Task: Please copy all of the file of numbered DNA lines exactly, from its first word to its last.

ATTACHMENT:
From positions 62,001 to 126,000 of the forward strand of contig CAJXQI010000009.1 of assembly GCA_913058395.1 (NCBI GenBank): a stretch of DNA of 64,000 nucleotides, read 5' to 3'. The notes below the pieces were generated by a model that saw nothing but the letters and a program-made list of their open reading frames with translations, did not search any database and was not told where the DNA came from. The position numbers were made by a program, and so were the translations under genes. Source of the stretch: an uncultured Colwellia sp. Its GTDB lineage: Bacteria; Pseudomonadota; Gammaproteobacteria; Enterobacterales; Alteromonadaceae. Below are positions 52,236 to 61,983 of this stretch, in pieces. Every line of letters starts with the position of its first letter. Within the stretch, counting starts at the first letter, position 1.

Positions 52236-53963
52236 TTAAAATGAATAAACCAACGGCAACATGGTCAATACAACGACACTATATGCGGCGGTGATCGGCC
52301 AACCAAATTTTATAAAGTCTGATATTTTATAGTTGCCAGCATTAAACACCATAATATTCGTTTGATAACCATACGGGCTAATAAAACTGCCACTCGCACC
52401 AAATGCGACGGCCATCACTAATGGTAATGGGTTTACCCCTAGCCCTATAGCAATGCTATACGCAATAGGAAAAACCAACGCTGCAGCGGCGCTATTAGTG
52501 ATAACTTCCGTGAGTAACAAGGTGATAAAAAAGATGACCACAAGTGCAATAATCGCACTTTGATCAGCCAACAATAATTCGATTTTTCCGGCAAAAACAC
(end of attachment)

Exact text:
From positions 62,001 to 126,000 of the forward strand of contig CAJXQI010000009.1 of assembly GCA_913058395.1 (NCBI GenBank): a stretch of DNA of 64,000 nucleotides, read 5' to 3'. The notes below the pieces were generated by a model that saw nothing but the letters and a program-made list of their open reading frames with translations, did not search any database and was not told where the DNA came from. The position numbers were made by a program, and so were the translations under genes. Source of the stretch: an uncultured Colwellia sp. Its GTDB lineage: Bacteria; Pseudomonadota; Gammaproteobacteria; Enterobacterales; Alteromonadaceae. Below are positions 52,236 to 61,983 of this stretch, in pieces. Every line of letters starts with the position of its first letter. Within the stretch, counting starts at the first letter, position 1.

Positions 52236-53963
52236 TTAAAATGAATAAACCAACGGCAACATGGTCAATACAACGACACTATATGCGGCGGTGATCGGCC
52301 AACCAAATTTTATAAAGTCTGATATTTTATAGTTGCCAGCATTAAACACCATAATATTCGTTTGATAACCATACGGGCTAATAAAACTGCCACTCGCACC
52401 AAATGCGACGGCCATCACTAATGGTAATGGGTTTACCCCTAGCCCTATAGCAATGCTATACGCAATAGGAAAAACCAACGCTGCAGCGGCGCTATTAGTG
52501 ATAACTTCCGTGAGTAACAAGGTGATAAAAAAGATGACCACAAGTGCAATAATCGCACTTTGATCAGCCAACAATAATTCGATTTTTCCGGCAAAAACAC